Well, I can say this much. The cover story of the latest issue of Time magazine is at least provocative: “The End of Cowboy Diplomacy: Why the Bush Doctrine no longer guides the foreign policy of the Bush Administration.” I wish I could say that the article is as insightful as its title is provocative. But it’s not. It is one of the sorriest pieces of analysis that I have read in a long time.
In a nutshell, the article argues that the current litany of global crises have put to the lie “the Bush Doctrine” of foreign policy. In other words, an unpopular war in Iraq, a growing insurgency in Afghanistan, an impasse over Iran’s nuclear ambitions, and the threat of war between Israel and the Palestinians have shown that the twin pillars of Bush’s foreign policy (preemptive war and unilateralism) have failed and have made the world more dangerous.
The argument in this Time article is seriously flawed not only because it completely misunderstands President Bush’s foreign policy decisions, but also because it defines “the Bush Doctrine” of foreign policy in terms that the President himself has never advocated nor would he advocate. The article alleges that President Bush has backed away from preemption and unilateralism in his engagement of Iran and North Korea because those two policies have proven to be disasters in Iraq. This assertion has so many problems that it’s difficult to know where to start a response.
First of all, yes, the costs in human life and treasure in Iraq have been high. But that’s a far cry from saying that Bush’s policy in Iraq is a failure. If the toppling of a brutal dictator and a burgeoning democracy in the heart of the middle east are failures, I say let’s have some more “failures.” With “failures” like that, who needs successes?
Second, apart from a toned down rhetoric, President Bush is not backing away from anything. He is not changing course. Contrary to what the Time article claims, President Bush has never advocated a universal application of unilateralism and preemption, as if such responses would be appropriate to address every global crisis. Even the Time article quotes White House counselor Dan Bartlett saying as much,
The President has always stressed that different circumstances warrant different responses. The impression that the doctrine of pre-emption was the only guiding foreign policy light is not true. Iraq was a unique circumstance in history, and the sense of urgency on certain decisions in the early part of the first term was reflective of a nation that had to take decisive action after being attacked.
The President has held all along that different situations call for different responses. Just because the President took one course of action with Iraq, one shoudn’t assume that he will address every security threat in the same way he addressed Iraq. Despite Time magazine’s assertions to the contrary, the so-called “Bush Doctrine” is less doctrinaire than the President’s political opponents want to concede, but this important fact is lost on the writers of the Time article.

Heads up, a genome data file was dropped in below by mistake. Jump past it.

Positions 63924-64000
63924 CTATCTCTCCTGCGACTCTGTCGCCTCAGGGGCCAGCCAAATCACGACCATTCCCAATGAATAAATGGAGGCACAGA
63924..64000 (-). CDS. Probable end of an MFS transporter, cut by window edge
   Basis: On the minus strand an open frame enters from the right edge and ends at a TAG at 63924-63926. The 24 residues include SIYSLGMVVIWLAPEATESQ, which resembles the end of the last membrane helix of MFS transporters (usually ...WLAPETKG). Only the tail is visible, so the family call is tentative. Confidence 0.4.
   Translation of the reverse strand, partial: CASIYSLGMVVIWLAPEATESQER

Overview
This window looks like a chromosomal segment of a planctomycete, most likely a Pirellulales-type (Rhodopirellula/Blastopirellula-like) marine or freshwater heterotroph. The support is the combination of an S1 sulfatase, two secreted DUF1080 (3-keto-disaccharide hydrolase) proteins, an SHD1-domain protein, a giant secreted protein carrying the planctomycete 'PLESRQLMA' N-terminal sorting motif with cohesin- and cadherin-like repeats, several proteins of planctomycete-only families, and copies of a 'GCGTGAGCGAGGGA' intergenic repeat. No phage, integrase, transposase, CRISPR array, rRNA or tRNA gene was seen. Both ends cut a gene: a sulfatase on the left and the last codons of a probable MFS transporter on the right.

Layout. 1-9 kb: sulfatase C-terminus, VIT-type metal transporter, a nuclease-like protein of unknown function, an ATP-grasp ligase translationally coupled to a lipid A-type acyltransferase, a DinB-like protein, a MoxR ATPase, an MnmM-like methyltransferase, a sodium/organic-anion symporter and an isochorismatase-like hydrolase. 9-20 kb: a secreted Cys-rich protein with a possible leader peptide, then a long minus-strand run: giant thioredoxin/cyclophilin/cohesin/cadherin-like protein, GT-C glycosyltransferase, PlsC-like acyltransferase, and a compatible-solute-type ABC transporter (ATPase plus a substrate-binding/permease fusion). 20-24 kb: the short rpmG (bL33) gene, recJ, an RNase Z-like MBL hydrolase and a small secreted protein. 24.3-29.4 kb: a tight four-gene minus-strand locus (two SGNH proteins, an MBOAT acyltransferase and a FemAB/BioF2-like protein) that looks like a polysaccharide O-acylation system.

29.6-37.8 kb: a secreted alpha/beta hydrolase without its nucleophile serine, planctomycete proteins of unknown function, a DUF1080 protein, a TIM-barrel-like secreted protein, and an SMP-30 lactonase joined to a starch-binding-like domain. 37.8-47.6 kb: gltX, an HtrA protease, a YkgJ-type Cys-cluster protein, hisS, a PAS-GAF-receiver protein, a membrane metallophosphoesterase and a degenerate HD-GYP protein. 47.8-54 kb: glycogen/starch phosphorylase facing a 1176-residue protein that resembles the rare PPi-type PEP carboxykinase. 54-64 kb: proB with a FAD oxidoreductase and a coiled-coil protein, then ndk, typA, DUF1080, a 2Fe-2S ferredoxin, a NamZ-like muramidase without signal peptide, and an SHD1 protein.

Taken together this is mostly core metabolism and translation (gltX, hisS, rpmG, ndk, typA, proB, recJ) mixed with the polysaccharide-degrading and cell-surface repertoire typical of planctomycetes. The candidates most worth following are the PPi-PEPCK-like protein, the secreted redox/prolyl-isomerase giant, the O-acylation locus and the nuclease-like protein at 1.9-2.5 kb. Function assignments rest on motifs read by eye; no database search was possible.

Third, the terms “preemption” and “unilateralism” reflect more the rhetoric of the Iraq War’s detractors than it does any stated policy on the part of the Bush administration. How do we know this is true? In the first place, the Iraq War came after Saddam Hussein refused for over a decade to abide by the terms of peace he agreed to after the first Iraq War. The main condition of that peace was that Iraq would verify the destruction of all its WMD, and Hussein never complied with this condition. Instead he played cat-and-mouse games with U.N. weapons inspectors while shooting at U.S. airplanes enforcing a no-fly zone over Iraq. This rarely-reported set of facts has left many observers uncomfortable with describing the Iraq conflict as strictly preemptive.
In the second place, Bush’s path to the Iraq War was not strictly unilateral either. In the run-up to the war, President Bush went to the U. N. and ultimately got Security Council Resolution 1441 passed, and it said that Iraq was in violation of a string of previous resolutions and that Iraq would face “serious consequences” if it didn’t comply. Resolution 1441 passed unanimously in the Security Council. Even Syria voted in favor of it. This was multilateral diplomacy at its finest. The failure came later when the U. N. refused to bring the “serious consequences” and enforce its own resolution when Hussein did not comply. This was when President Bush put together a “coalition of the willing” to effect a regime change in Iraq. The march to war began as a multilateral effort in the U. N. Security Council. And ultimately, the U.S. invasion of Iraq was also a multilateral effort. The only reason the war has been described as unilateral is because the invasion started without the imprimatur of the U. N. Security Council.
The Time article ends with a bizarre statement that in my mind is totally incomprehensible:
For most outside the U.S., the threat of suicide bombings is a less pressing concern than issues like health care, education, job security and the environment. The longer the U.S. bases its foreign policy around the single-minded pursuit of Islamic terrorists, the less influence it is likely to have.
This statement is just asinine. If Americans lived “outside” the U.S., then maybe our government wouldn’t have to prioritize fighting Islamo-fascist terrorists who try to kill people who live in America. But as long as Americans live inside the U.S., they don’t have the luxury of subordinating their national security interests to the social programs of those “outside” the U.S. It’s beyond me why Time magazine would suggest otherwise.
The Time article alleges that Bush’s “cowboy diplomacy” is dead. Whatever one’s view is on that question, no one can disagree that Time’s ability to do objective analysis looks like it’s on its last gasp.